The concept of asset management has grown up in the infrastructure and transport sectors. In so doing it has generated a raft of concepts and technologies which may seem alien to a chief executive with a track record of improving the fortunes of businesses focused on managing financial assets or IT systems.
To make things even more complicated, any newcomer has quickly to get to grips with terms which even asset managers say are not precisely defined.
Life cycle complexities
John Woodhouse, chief executive of TWPL and chair of the Panel of Experts at the Institute of Asset Management, says: “There is plenty of lively debate about appropriate terminology and scope for such things as asset life cycles, whole lives and life-cycle activities. At the simplest level, of course, the life cycle concept is clear: for a discrete component that goes through a creation stage, a period of usage and possible maintenance, leading to ultimate disposal or replacement.
“It becomes more complicated, however, when we acknowledge two common realities. The life stages may not be clear-cut, and may even have physical existence periods that span multiple cycles of acquisition, usage and disposal by different organisations.
“Secondly, an asset could have an infinite life if it is defined at a functional system level rather than just a free-standing and disposable item. It may be possible, for example, to sustain a system-level ‘asset’ indefinitely through maintenance and renewal of component elements.
“So the development of asset life-cycle plans or evaluation of investments based on life-cycle costs, and ‘optimising’ horizon for such plans and costs, can be problematic. What horizons should we use in such complex cases? What does life cycle mean in these cases, if anything?”
Mr Woodhouse says the first complex case arises from the differences between seeing the asset from a physical existence viewpoint or from an asset management perspective that is to say responsibility, usage and value realisation. “In developing the [British Standards Institution] PAS 55 standard, we defined life cycle from the asset management perspective – covering the period from recognition of need for the asset through to disposal and any residual risks or liability period thereafter,” he says.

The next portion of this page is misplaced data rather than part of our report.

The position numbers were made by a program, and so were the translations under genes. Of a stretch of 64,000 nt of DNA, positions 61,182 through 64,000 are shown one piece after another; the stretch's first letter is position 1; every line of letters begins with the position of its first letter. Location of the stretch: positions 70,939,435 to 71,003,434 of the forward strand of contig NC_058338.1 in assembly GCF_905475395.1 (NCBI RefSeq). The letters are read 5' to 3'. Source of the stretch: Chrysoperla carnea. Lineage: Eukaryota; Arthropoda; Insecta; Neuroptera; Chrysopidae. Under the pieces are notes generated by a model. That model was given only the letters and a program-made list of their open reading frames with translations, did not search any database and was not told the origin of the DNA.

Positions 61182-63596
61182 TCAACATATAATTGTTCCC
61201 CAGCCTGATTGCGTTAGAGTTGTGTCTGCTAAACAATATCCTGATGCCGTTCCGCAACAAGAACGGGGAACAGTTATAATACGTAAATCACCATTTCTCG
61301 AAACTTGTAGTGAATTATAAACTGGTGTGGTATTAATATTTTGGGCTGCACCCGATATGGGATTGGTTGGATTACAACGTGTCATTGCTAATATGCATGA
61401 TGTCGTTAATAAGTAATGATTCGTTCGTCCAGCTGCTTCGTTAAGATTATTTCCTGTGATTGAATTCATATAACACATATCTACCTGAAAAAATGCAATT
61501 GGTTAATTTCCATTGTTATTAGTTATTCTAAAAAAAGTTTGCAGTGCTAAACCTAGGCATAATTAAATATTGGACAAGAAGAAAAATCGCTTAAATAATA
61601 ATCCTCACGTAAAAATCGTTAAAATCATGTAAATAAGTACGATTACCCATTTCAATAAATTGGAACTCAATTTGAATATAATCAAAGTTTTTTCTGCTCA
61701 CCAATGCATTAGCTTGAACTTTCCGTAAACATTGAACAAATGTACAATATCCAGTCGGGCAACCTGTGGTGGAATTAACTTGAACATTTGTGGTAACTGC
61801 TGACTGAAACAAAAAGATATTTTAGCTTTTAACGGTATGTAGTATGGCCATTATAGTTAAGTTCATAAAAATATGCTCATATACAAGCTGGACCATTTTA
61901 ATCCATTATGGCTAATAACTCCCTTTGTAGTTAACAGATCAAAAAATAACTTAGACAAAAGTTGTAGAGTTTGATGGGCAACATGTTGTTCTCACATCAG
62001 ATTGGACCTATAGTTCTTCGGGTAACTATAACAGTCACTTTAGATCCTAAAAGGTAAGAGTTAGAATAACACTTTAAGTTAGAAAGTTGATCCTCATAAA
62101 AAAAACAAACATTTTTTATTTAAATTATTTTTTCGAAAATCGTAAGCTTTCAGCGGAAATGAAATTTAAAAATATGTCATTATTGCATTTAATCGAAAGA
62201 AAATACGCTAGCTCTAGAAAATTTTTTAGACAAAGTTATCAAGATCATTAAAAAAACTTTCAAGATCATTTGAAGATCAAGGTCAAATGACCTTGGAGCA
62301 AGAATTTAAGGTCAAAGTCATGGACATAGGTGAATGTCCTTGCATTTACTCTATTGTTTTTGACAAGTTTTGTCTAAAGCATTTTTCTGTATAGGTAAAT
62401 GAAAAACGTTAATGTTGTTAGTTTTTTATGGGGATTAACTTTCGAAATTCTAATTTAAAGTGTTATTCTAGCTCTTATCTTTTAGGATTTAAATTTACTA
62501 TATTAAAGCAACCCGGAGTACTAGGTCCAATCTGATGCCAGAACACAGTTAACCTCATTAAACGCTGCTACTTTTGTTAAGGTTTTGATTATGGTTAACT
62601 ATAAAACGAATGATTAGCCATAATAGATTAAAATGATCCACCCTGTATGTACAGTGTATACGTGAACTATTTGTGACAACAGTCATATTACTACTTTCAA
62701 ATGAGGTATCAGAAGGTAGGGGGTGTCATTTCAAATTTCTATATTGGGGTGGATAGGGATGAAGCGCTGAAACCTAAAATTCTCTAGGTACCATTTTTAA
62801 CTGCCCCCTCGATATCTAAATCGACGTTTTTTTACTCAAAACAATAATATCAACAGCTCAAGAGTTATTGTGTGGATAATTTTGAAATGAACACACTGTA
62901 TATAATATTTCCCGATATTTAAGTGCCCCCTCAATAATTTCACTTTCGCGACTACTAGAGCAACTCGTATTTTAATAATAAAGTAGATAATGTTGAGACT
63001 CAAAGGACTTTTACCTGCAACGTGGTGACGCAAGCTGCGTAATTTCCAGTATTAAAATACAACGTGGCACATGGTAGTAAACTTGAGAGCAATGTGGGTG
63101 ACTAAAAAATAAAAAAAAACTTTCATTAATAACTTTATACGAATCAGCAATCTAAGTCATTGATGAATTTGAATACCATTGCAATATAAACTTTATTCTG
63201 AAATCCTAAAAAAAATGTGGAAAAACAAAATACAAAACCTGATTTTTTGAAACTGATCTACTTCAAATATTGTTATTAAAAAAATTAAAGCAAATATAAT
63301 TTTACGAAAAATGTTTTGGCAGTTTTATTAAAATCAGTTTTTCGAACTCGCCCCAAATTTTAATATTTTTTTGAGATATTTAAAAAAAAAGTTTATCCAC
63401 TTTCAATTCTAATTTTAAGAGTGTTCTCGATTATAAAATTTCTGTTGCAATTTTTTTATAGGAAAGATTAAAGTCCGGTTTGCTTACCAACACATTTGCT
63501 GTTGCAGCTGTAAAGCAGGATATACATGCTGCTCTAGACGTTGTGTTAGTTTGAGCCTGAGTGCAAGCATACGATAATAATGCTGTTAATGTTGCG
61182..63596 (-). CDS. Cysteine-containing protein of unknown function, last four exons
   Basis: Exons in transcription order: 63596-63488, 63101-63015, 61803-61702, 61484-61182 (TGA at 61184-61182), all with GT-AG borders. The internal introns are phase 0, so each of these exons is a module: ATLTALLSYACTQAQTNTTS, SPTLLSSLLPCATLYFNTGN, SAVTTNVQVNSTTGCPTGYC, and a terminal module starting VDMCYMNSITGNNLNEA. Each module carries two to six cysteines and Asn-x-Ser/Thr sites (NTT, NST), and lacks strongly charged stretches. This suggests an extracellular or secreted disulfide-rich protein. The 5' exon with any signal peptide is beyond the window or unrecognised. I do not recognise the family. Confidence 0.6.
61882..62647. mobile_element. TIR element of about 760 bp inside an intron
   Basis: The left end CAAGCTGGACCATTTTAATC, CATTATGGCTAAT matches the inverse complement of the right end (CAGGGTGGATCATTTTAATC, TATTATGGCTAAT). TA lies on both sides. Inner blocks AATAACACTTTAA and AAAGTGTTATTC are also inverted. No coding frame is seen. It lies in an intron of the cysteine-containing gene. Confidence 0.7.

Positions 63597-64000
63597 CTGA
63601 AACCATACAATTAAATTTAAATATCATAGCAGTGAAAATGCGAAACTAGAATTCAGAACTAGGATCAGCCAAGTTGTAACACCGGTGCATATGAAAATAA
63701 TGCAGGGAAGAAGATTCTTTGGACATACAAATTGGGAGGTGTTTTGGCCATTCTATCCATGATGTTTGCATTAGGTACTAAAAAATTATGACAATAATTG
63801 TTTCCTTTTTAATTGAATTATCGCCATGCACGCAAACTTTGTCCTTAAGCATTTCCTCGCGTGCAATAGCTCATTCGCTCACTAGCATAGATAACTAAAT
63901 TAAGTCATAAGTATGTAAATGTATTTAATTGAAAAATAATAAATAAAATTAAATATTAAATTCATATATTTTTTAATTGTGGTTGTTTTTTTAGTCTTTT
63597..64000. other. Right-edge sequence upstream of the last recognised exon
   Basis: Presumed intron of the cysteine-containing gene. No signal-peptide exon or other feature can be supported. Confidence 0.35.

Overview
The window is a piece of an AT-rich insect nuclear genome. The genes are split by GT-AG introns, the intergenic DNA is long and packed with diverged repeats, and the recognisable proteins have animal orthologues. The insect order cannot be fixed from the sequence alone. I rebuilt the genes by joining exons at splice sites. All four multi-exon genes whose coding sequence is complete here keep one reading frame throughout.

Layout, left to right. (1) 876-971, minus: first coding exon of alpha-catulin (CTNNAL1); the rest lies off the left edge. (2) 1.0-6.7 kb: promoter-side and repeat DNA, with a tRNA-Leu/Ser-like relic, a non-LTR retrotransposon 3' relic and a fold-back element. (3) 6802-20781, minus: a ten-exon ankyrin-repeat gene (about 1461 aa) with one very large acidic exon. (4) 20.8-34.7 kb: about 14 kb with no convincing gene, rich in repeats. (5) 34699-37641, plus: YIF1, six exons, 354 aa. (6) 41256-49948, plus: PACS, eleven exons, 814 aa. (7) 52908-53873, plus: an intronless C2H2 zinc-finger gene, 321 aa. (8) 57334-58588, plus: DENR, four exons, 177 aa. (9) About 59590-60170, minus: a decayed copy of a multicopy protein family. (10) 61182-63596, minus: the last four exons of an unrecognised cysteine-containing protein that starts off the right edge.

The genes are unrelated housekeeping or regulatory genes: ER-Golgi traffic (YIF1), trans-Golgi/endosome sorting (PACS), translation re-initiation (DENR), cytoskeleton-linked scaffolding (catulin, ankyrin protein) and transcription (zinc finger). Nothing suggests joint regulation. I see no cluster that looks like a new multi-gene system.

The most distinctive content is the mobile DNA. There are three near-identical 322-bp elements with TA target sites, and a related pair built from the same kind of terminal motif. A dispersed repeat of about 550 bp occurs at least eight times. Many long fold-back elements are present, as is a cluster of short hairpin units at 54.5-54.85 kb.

He says this has provided a good catalyst for organisations to consider operations, maintenance and longevity when specifying or investing in assets, and in developing strategic maintenance and renewal plans. “It has certainly helped to break down some of the departmental barriers between engineering design and projects, procurement, operations or asset usage, maintenance or asset care, and renewals or decommissioning,” he adds.
Richard Edwards, global technical director at AMCL and president of the Institute of Asset Management, says asset management “boils down to making sure that asset investment decisions directly correspond to business results”.
He says: “The conflict for a chief executive or financial director comes when they are under pressure to demonstrate short-term financial results when the asset in question is a building or piece of infrastructure, such as a road, a bridge or part of the rail network, where the relationship between investment and return plays out over several years or even decades.”
According to Mr Edwards, justifying this investment comes down to articulating risk effectively – what could happen in the long term if spending is withheld and what the ultimate cost could be.
Chief executives often have a shorter tenure than the assets that are such a core part of businesses
“Increasingly, we are able to define this risk in a way that decision-makers can understand through more effective and consistent measurement of an asset’s condition, and also much more accurate forecasting of how it will perform over time. This in turn enables chief executives to identify what the financial and organisational consequences would be for the business,” he says.